Tuesday, July 26, 2011

France celebrates Indian art and culture with a rich rendezvous

This year, France is celebrating Indian way of living, the country’s rich art and glorious culture by offering itself as a vast canvas for eclectic expressions of art & culture with a very distinct Indian flavor.

Until 19th September, France is fully engaging itself in a unique cultural exchange.
Paris and Lyon both have come alive with fabulous expressions of contemporary Indian art with three 3 separate events, namely Indian Highway VI at the Musée d'Art Contemporain in Lyon, Anish Kapoor at The Grand Palais, Paris and "Paris-Delhi-Bombay.

The first exhibition is a unique concept planned out as a road movie across 3 continents. After London, Oslo and Herning, it has moved to Lyon. Works by over 30 talented artists are on view. ‘Indian Highway’ undergoes a curious transformation with each episode, ending with the unusual unveiling of a "grand scheme". The fourth episode is on display at Lyon till the end of this month.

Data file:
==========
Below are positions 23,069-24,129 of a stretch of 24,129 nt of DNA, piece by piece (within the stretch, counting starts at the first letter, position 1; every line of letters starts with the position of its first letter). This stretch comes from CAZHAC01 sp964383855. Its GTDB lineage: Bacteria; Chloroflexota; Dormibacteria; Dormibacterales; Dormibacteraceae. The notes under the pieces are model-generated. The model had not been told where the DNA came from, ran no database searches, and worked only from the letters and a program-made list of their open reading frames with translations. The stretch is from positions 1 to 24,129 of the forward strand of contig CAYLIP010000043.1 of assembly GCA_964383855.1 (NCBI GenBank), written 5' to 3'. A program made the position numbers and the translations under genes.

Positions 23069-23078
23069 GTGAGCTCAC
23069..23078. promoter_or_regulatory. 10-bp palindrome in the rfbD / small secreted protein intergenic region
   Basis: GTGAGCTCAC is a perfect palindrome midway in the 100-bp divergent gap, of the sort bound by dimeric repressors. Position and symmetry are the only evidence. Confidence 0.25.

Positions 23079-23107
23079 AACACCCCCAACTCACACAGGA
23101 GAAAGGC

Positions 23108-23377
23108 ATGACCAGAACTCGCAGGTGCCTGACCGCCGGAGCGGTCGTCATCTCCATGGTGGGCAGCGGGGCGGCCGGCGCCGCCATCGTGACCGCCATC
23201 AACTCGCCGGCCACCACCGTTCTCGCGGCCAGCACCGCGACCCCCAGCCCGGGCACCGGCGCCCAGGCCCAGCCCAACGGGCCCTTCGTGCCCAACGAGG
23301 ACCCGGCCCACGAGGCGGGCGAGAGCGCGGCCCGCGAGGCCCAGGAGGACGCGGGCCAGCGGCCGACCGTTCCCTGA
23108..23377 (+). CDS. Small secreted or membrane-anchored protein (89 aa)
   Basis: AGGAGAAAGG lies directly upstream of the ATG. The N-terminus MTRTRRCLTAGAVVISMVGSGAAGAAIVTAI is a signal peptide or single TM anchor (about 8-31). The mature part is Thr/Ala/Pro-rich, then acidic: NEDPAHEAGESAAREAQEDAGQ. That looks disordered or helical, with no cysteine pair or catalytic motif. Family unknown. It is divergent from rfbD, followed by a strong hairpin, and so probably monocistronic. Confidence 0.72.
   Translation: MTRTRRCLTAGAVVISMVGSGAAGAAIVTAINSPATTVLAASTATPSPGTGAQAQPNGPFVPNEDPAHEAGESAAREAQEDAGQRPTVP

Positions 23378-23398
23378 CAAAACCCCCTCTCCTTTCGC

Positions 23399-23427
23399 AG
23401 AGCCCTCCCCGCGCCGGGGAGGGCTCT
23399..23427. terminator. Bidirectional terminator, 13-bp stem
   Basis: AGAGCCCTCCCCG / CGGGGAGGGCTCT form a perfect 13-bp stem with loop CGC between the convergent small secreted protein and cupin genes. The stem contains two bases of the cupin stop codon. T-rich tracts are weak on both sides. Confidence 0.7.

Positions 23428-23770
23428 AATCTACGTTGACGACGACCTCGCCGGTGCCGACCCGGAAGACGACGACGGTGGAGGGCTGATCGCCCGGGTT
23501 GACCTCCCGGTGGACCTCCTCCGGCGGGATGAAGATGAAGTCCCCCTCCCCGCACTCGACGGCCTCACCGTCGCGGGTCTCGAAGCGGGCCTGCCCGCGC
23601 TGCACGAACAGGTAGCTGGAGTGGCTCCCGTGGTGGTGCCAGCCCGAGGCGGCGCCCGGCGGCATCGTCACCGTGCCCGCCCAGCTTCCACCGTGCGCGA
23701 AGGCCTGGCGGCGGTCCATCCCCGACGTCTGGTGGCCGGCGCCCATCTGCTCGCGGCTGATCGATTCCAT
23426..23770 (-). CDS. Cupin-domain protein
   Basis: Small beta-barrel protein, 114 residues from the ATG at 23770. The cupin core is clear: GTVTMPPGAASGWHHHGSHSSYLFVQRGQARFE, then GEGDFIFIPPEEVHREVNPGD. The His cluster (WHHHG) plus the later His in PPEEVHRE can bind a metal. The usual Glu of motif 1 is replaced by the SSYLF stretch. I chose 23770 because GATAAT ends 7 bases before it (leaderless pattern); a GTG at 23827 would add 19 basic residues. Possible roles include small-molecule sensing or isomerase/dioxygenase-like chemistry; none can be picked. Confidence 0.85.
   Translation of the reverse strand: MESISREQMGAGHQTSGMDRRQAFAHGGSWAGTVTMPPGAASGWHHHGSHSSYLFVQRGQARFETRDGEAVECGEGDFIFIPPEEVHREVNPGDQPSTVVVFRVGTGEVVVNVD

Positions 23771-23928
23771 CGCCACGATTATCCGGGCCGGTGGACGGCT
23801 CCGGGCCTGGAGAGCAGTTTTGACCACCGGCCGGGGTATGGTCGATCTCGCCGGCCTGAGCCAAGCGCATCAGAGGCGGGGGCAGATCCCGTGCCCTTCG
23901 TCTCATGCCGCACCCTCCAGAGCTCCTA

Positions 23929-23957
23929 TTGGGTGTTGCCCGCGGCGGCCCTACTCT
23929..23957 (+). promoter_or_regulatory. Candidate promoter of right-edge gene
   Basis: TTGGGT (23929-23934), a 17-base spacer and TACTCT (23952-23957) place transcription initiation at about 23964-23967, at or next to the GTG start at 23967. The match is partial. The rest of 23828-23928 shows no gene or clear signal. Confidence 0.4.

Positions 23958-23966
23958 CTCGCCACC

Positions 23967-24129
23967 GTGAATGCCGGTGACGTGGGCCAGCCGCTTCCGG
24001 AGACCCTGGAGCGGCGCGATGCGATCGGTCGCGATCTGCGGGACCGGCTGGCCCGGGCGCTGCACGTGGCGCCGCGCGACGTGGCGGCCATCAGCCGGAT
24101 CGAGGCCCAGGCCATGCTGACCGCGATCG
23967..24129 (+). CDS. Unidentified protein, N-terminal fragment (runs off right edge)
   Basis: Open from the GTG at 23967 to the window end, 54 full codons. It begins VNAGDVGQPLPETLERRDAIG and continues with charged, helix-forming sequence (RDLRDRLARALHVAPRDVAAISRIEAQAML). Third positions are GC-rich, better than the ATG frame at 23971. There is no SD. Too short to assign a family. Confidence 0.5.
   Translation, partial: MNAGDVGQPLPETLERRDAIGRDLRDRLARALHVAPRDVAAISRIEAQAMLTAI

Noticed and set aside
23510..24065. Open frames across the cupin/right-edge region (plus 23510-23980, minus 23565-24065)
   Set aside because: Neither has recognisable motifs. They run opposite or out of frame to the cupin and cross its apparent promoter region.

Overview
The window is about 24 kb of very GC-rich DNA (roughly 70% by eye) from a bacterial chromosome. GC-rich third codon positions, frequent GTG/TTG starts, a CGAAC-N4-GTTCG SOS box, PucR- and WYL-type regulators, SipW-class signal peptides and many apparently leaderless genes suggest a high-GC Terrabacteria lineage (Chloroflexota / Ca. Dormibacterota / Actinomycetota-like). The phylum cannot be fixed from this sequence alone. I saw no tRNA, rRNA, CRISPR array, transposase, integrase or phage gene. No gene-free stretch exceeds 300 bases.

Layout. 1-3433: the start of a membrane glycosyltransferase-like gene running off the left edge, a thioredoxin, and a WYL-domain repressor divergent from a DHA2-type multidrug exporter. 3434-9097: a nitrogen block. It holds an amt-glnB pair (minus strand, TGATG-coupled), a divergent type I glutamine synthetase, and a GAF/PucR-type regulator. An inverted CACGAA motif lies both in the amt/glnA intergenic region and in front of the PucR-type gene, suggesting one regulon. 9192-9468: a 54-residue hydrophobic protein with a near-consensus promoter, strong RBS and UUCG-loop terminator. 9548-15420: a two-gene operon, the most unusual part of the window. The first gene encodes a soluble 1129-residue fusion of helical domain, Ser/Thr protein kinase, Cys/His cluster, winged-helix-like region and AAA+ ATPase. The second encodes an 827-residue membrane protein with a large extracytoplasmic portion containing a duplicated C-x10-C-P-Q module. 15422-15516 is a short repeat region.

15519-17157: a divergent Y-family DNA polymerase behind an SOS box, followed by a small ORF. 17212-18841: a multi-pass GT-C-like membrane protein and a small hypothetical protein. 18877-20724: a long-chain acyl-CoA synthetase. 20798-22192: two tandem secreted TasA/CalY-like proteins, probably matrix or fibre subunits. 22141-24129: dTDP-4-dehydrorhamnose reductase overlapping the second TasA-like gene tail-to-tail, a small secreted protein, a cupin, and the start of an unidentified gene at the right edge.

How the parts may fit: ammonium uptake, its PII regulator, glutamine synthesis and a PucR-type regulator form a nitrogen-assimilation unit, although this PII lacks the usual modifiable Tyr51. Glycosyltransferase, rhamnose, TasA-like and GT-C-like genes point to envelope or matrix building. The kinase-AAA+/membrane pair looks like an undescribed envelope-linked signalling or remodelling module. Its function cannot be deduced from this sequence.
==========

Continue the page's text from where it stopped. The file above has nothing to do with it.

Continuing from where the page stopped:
Simultaneously, The Grand Palais sports a nave engulfed by a vaulted glass, iron & light steel ceiling that for the past couple of years has been the site for ‘Monumenta’, an exhibit featuring a massive installation work by a single artist each year. After Anselm Kiefer, Christian Boltanski and Richard Serra, Monumenta 2011 hosts Anish Kapoor. The UK-based artist of Indian descent works his magic in the huge 13,500 sq m nave of the Grand Palais.

He has used a range of materials such as polished mirrors, fatty wax or powdered pigments and concrete for producing a memorable and thought-provoking works. Considering the depth and appeal of his past endeavors, and many of the illustrious artists that have hosted by Monumenta, this installation-sculpture is a breathtaking showcase of the world-renowned artist's skills.

Last but not the least, The Centre Pompidou in Paris hosts ‘Paris-Delhi-Bombay...’ that works like a study of Indian-French society through a simultaneous exposure to both Indian and French artists’ works.

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